The line between electronic music and new age has always been a tenuous one. Give the two genres' penchants for druggy mysticism and synthetically generated soundscapes that rely on repetition and tone as opposed to melody and progression, it's has been easy for ambient dance groups like the Orb and Global Communication to attract fans of the "third eye" while many electronic fans have found themselves embarrassingly nodding their heads to any new age fodder with a beat. Los Angeles artist Peas pushes closer to the slight divide, producing this album of chill electronics remotely based on samples from new age figurehead and Japanese synth pioneer Kitaro. Fortunately, Peas remains adequately earthbound, although his compositional skill fails about as often as it succeeds. Take for example the opening cut, "Fences," a slow ambient builder of plucked piano strings and delayed vocal snippets. The build is inevitable, and as the cut slowly unravels, it reveals a shapely female voice. But when this would have been enough, Peas pushes too far, splitting the voice into two, then three, while the most cliché of key stabs come in to drive things much farther than they needed to go. The same sort of misjudgment plagues "Beat Break," although the accidental sitar at the beginning and end shouldn't really take away from the nicely chopped break that makes up 85 percent of the running time. That same sitar shows up to annoy "Spinning," although its presence is even more confounding given the song's '70s funk inspiration. Peas is certainly capable of making inspired and catchy electronica such as the driving break found on "Certifiable" and the Coldcut-styled "Never Stop the Music," which manages to be blunted beat yet uplifting soul at the same time. With Peas, the line between the well-done and the overdone is as fine as the electronica/new age tightrope he also walks.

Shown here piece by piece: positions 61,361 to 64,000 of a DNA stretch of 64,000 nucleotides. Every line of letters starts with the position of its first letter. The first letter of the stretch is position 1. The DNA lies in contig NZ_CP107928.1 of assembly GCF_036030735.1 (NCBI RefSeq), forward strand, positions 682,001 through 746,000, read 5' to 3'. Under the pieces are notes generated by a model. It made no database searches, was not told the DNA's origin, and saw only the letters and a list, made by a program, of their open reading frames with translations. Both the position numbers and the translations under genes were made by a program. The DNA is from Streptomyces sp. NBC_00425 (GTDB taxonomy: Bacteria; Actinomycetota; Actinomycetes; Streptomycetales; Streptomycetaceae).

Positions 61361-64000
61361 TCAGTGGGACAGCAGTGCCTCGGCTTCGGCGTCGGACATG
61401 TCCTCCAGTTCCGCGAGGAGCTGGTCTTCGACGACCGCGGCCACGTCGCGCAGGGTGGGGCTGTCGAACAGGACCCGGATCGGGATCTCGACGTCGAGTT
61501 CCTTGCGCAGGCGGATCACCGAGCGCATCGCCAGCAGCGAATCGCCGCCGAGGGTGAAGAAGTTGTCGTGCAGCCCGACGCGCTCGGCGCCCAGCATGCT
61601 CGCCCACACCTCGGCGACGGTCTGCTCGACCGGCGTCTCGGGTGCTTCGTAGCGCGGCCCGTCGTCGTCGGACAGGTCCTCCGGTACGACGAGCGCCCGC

by Joshua Glazer